Communications With a Lawyer Acting as a “Scrivener” Might Not Be Entitled to Privilege Protection

October 10, 2001

Many lawyers overlook one of the critical elements in establishing the attorney-client privilege—the necessity that communications between the client and lawyer relate to a request for, or the rendering of, legal advice. A recent case emphasized this requirement in finding that the privilege did not apply to communications between a client and a lawyer.

In Prevue Pet Products, Inc. v. Avian Adventures, Inc., 200 F.R.D. 413, 416 (N.D. Ill. 2001), the court held that the attorney-client privilege did not apply to communications between a business person and a lawyer, because “the record does not show that Mr. Tamez [business person] used Mr. Sohn [lawyer] as anything more than a scrivener.”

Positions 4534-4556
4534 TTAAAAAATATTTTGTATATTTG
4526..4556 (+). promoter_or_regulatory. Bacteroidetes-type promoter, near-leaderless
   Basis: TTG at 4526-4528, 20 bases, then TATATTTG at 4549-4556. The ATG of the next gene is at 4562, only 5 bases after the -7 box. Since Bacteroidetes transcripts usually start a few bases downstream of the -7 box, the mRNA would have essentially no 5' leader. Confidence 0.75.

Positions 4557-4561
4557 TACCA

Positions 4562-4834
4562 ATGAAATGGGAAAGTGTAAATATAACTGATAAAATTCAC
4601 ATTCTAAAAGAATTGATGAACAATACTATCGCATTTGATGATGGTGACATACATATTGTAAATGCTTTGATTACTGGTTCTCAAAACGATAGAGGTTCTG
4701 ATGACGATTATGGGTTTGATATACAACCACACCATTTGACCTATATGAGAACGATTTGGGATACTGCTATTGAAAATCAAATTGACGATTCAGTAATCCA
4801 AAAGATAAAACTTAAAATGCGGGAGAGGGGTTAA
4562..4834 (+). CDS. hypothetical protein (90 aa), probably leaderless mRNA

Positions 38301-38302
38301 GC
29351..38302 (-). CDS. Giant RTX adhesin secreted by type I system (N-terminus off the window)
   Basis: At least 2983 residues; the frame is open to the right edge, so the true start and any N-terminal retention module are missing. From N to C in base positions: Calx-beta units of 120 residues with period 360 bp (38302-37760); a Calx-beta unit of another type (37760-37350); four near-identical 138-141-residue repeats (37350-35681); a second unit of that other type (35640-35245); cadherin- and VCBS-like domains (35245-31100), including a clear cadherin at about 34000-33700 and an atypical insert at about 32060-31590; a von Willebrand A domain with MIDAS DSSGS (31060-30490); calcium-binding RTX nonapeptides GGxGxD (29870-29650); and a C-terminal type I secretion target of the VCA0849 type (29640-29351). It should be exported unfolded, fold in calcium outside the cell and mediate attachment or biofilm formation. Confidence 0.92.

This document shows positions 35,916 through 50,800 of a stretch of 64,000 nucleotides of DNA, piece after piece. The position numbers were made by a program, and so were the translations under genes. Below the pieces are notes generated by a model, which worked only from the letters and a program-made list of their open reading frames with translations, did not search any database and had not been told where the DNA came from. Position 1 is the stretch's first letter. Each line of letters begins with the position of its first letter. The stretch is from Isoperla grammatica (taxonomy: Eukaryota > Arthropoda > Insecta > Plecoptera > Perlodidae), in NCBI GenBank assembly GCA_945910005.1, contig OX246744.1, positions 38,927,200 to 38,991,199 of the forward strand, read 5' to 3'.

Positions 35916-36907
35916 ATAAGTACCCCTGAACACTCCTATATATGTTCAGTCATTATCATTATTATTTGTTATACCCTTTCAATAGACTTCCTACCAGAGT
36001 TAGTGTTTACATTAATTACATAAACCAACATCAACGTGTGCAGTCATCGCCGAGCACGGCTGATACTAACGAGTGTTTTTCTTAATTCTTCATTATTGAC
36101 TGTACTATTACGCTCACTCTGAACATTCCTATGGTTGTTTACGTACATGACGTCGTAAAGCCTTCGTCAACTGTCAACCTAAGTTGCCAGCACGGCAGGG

Lawyers hoping to avoid potentially disastrous rulings like this should not presume that communications between them and their clients automatically deserve privilege protection. Instead, lawyers should contemporaneously document the substantive nature of the discussions, using language that clearly indicates their clients’ request for, or their rendering of, legal advice.